Lambing has started on the farm! The ewes usually do a great job taking care of her lamb/lambs. Normally, we go out and find a lamb, cleaned off, standing and nursing. No help from the shepherdess. At this point and time, we dip the lambs umbilical cord in iodine, we weigh the lambs, and check the ewes udder and strip her teats to make sure the wax plug is gone and the lamb is getting colostrum.
On occasion you run into problems.
The ewe is rejecting the lamb.
The lamb is cold and is not actively trying to nurse.
The lamb is weak and does not have a strong sucking reflex.
Our first lamb of 2014, had some difficulty, I found him outside the barn and he was cold. Thankfully, a towel and some gentle rubbing dried him off and he was able to stand but he was having a hard time nursing. We helped him along but after a couple hours he was still not actively nursing and his head was droopy (sign of a weak lamb) and his sucking reflex was weak. I decided to tube feed him. I milked the ewe (not easy) and was able to get some colostrum.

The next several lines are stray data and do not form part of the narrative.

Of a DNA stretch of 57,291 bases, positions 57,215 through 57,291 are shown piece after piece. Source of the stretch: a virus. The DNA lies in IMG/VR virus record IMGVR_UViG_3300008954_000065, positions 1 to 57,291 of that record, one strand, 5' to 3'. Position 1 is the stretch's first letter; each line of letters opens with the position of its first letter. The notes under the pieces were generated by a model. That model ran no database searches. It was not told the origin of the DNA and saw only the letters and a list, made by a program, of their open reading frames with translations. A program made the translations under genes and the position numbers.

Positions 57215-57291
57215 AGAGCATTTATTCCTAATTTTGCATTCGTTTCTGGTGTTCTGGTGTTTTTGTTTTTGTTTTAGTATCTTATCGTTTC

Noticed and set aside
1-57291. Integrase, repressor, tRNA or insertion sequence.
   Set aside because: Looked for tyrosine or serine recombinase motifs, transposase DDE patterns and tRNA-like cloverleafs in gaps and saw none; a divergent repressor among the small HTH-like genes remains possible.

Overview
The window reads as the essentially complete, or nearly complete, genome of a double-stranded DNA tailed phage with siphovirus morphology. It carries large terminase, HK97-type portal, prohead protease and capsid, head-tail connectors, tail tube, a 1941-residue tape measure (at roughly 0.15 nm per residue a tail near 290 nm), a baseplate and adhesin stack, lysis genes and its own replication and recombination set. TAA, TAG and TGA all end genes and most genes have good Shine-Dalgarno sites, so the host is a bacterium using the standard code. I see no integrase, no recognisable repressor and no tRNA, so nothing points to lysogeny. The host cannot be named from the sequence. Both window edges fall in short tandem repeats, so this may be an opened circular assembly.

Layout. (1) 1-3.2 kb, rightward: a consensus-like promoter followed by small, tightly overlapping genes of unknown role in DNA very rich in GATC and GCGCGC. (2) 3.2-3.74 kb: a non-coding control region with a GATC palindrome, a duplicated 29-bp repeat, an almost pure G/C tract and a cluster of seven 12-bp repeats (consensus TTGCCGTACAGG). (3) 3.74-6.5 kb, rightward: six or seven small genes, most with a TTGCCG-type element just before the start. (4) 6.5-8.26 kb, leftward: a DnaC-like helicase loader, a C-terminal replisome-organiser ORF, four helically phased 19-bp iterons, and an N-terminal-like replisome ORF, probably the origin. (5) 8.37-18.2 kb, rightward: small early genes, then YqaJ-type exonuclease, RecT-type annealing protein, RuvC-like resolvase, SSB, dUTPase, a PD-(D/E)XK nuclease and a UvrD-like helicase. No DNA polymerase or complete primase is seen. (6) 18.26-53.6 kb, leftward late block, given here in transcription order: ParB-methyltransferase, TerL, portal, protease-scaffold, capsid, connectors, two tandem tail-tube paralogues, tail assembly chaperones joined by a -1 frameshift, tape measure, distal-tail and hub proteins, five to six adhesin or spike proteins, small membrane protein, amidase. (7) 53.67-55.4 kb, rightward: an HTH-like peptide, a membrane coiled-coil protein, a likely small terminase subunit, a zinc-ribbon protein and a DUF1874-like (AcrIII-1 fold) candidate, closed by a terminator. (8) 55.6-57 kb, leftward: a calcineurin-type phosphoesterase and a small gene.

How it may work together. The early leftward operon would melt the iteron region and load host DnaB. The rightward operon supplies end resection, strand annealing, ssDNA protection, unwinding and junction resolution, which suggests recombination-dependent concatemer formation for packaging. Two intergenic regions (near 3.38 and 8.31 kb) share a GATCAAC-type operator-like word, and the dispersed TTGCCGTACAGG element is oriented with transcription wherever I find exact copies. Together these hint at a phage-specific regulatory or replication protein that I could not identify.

After being fed, he showed marked improvement within a short amount of time. I tube fed him two more times over the next 12 hours to make sure he was getting an adequate amount of colostrum.
Yesterday evening, he was nursing on his own. Checked again today and he is still actively nursing. I will continue to keep a close eye on him over the next couple of days.
Tube feeding is a life saving skill, that should be learned if you are raising lambs (and goats).
The first time I heard about it, my first reaction was " I could never do that!". But, like with so many other things, I thought I could "never' do, I did learn. A lamb in trouble can be a great motivation.
Don't get me wrong, the first time I realized I was going to have to tube feed a lamb, I was terrified! But as with anything else, it gets easier each time you do it.
Here is a great tutorial on how to tube feed a lamb: